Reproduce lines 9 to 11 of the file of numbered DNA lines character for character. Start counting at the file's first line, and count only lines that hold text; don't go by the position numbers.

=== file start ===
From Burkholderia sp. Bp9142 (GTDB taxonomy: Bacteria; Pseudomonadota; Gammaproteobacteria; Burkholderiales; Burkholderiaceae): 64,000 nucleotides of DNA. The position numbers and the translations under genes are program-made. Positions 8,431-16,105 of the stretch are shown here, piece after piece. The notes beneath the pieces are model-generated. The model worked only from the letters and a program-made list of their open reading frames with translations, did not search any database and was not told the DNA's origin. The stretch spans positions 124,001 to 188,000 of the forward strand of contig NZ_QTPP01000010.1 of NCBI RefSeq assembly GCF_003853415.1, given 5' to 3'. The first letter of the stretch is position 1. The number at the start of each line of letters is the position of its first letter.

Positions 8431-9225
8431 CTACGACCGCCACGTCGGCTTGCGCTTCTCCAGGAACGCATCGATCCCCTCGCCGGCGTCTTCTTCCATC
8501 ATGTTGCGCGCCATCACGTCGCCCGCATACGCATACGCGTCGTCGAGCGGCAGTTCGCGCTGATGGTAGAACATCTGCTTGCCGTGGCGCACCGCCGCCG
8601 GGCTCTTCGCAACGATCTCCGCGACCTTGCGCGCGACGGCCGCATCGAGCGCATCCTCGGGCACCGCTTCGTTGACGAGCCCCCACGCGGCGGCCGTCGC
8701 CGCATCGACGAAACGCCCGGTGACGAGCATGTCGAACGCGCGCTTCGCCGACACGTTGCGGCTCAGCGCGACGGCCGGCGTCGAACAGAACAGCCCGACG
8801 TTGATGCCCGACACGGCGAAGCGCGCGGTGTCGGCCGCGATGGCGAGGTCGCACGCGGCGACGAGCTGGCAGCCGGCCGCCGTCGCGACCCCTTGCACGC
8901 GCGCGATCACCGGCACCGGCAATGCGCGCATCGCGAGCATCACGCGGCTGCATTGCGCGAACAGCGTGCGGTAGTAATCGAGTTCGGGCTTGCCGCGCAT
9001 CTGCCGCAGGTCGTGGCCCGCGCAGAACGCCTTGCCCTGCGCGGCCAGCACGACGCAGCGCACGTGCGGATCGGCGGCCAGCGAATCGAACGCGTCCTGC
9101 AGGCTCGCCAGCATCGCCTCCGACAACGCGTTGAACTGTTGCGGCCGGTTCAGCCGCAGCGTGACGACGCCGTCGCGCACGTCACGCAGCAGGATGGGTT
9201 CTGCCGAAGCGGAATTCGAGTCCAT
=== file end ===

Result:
9001 CTGCCGCAGGTCGTGGCCCGCGCAGAACGCCTTGCCCTGCGCGGCCAGCACGACGCAGCGCACGTGCGGATCGGCGGCCAGCGAATCGAACGCGTCCTGC
9101 AGGCTCGCCAGCATCGCCTCCGACAACGCGTTGAACTGTTGCGGCCGGTTCAGCCGCAGCGTGACGACGCCGTCGCGCACGTCACGCAGCAGGATGGGTT
9201 CTGCCGAAGCGGAATTCGAGTCCAT